Inhibition of cell growth was estimated after 3-day treatment with compound or combination of compounds using CellTiter-Glo (Promega) as described previously (23). Caspase-3/7 activity was determined via Caspase-Glo 3/7 assay (Promega) 24 hours after similar treatment with compounds. Before 3-day growth assay, cells were transfected or transduced with short interfering RNA (siRNA), short hairpin RNA (shRNA), or expression constructs as described in the Supplementary Methods
For longer term proliferation assays, cells were plated and treated with compound or combination of compounds in RMPI-1640 containing 10% FBS for 12 days. Compound treatments were replaced at least once during the assay. After 12 days, cells were stained with 0.5% methylene blue in 50% ethanol. Images were captured using flatbed scanner.
GSK1120212 MEK1 model construction
GSK1120212 was modeled into crystal structure 3EQG (24) as described in the Supplementary Methods.
Affymetrix expression analyses
16R6-4 was selected for comparison with A375 after compound treatment with GSK2118436 and GSK1120212 alone and in combination with each other for 24 hours. Data analysis was done as described in the Supplementary Methods. The microarray data were deposited in NCBI's Gene Expression Omnibus (GEO, http://www.ncbi.nlm.nih.gov/geo/) and are accessible through GEO Series accession number GSE35230.
Derivation of A375 and YUSIT1 clones that acquired resistance to GSK2118436
To establish models of resistance to GSK2118436, 9 single-cell clones were isolated from A375 BRAFV600E melanoma cells selected to grow in the presence of 1.2 or 1.6 μmol/L GSK2118436. Similarly, multiple YUSIT1 clones were selected to proliferate in the presence of 0.1 μmol/L GSK2118436. Cell growth assays showed that the A375 clones were resistant to GSK2118436 (IC50 > 10 μmol/L; Fig. 1B). The A375 clones were also resistant to PLX4032 (IC50 > 10 μmol/L, data not shown), and displayed greater than 10-fold reduced sensitivity to the MEK inhibitor GSK1120212 compared with parental A375 cells (Table 1). The YUSIT1 clones showed 38-fold or more reduced sensitivity to GSK2118436 (IC50 > 0.5 μmol/L) and 3- to 7-fold reduced sensitivity to GSK1120212 (IC50 = 0.002–0.005 μmol/L) compared with the parental YUSIT1 cells (Supplementary Table S1).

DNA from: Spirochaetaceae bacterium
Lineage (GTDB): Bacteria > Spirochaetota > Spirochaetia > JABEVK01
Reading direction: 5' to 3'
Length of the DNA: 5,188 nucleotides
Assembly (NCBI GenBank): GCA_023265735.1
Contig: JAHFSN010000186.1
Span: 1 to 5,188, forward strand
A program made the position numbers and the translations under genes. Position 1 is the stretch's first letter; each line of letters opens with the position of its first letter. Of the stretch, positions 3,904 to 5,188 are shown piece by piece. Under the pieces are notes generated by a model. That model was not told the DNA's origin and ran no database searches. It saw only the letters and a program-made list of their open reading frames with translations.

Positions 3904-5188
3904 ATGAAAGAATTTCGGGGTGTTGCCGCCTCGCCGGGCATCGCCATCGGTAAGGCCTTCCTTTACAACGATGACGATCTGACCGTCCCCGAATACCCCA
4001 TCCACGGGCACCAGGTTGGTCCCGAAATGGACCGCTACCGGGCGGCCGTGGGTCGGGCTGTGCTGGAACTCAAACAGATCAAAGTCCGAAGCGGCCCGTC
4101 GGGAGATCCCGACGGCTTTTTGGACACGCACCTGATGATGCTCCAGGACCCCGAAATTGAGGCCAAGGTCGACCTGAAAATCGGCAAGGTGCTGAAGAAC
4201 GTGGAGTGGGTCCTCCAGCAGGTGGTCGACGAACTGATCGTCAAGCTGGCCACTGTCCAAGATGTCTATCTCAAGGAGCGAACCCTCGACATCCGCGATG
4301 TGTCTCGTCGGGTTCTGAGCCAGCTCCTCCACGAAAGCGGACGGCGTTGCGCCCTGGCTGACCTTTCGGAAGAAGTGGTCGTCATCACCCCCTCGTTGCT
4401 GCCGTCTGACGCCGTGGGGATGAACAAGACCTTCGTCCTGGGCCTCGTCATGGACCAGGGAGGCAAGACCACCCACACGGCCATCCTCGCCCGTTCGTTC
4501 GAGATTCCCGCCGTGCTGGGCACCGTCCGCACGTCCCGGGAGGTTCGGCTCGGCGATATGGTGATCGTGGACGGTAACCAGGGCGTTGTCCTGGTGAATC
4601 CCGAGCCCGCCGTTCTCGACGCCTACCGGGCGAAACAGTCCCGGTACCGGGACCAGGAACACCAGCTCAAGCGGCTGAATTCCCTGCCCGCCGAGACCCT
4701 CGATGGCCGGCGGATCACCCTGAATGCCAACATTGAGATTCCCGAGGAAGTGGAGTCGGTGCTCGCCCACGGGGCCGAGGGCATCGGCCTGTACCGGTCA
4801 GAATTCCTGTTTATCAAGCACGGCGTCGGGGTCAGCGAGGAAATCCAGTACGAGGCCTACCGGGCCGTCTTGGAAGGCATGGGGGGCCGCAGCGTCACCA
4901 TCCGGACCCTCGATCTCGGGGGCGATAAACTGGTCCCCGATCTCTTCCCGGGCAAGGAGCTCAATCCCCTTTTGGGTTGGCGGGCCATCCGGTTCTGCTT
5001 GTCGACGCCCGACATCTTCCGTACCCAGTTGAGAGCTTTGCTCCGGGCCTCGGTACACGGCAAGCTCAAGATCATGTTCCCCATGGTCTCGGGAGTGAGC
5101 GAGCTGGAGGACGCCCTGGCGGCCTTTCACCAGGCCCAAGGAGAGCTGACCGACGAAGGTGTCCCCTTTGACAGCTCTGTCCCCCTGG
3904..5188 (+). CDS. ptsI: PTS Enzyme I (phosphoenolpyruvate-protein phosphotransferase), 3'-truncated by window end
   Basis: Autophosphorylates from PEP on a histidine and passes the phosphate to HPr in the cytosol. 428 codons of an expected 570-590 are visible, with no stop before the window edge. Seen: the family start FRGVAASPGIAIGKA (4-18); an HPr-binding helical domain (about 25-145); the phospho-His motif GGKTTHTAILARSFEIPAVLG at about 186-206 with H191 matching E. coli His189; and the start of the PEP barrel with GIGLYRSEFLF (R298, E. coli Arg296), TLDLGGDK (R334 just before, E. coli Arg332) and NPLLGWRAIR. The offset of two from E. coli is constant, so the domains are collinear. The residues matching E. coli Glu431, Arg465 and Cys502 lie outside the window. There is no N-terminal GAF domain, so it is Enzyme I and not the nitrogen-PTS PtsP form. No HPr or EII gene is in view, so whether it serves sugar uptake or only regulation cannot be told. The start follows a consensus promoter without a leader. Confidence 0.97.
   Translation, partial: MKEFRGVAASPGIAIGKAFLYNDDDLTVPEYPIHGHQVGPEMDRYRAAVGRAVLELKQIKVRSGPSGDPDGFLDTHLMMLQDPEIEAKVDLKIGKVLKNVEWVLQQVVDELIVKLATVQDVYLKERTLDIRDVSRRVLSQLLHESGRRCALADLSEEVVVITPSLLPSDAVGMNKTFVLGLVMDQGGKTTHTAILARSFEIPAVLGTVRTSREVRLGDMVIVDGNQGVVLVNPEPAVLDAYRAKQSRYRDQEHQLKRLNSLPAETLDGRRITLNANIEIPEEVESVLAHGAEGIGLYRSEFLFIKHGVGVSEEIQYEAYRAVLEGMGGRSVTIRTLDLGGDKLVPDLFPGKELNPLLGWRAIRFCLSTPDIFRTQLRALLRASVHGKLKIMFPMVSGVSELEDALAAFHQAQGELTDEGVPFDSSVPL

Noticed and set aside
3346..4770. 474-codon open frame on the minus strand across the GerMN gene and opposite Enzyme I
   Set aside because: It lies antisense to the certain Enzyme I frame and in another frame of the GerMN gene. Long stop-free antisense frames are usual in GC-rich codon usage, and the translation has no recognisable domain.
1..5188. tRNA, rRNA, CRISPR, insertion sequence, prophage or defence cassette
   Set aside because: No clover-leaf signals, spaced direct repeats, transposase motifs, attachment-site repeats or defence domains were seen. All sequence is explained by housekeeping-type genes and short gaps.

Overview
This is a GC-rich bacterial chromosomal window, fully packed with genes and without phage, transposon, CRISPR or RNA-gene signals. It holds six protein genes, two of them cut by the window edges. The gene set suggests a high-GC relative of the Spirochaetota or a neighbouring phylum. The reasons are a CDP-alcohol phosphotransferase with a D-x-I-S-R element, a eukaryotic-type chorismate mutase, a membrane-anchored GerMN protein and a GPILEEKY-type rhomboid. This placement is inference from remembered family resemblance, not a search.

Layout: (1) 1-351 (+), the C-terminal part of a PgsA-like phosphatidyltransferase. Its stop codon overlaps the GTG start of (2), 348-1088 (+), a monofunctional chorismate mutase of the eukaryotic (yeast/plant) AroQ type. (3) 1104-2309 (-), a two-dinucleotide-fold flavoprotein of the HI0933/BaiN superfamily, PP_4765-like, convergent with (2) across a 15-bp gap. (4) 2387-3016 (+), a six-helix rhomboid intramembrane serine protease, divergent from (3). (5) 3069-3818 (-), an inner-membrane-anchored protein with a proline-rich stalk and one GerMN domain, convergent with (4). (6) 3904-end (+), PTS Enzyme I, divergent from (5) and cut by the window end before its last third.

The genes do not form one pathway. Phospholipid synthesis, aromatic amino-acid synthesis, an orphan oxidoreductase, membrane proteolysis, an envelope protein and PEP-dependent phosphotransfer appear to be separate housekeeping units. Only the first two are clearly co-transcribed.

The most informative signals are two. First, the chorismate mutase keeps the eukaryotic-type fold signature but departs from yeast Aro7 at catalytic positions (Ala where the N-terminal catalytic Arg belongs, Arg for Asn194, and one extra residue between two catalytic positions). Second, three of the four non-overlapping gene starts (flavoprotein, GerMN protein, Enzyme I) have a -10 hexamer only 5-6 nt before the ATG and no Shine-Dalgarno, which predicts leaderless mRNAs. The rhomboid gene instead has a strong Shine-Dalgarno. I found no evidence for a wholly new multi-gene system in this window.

NRAS and MEK1 mutations identified in clones that acquired resistance to GSK2118436
Genetic characterization by Sanger sequencing showed 7 of the 9 A375-derived clones had heterozygous mutations in NRAS at Q61 (Q61K) and/or A146 (A146T) with and without a concomitant MEK1 mutation at P387 (P387S; Table 1). The remaining 2 clones contained an in-frame deletion of K59 (K59del) in MEK1. Sequencing confirmed retention of the homozygous BRAFV600E mutation in these clones with no additional BRAF mutation. In addition, no mutations in KRAS, HRAS, ARAF, CRAF, PTEN, or PIK3CA were identified. All A375 clones retained a synonymous MEK2 polymorphism at the codon for I220. Resistant clones derived from YUSIT1, likewise, acquired NRASQ61K in all 3 of the clones tested. These clones retained BRAFV600K and MEK2E27K.
Sustained MAP kinase signaling in acquired resistance clones
Four representative A375-resistant clones were treated with GSK2118436 and compared with the parental cells (Fig. 1C). In the absence of GSK2118436, both A375 and the resistant clones showed high levels of phosphorylation of MEK, ERK, and S6 ribosomal protein (S6P), and low levels of phosphorylated AKT at T308. ARAF, BRAF, and CRAF protein levels were similar between the resistant clones and the parental cells (Fig. 1B and data not shown). In A375 cells, GSK2118436 potently inhibited phosphorylation of MEK, ERK, and S6P by more than 75% and decreased cyclin D1 protein levels by more than 65% (Fig. 1C). These effects were attenuated in the resistant clones treated with GSK2118436. MEK phosphorylation was reduced 30% to 70%, whereas ERK and S6P phosphorylation were reduced by less than 50% and 25%, respectively. Unlike the parental line, cyclin D1 protein levels were relatively unchanged in the resistant clones following GSK2118436 treatment. Similar results for MEK and ERK phosphorylation in a subset of resistant clones were observed with GSK2118436 treatment for 4 hours (data not shown).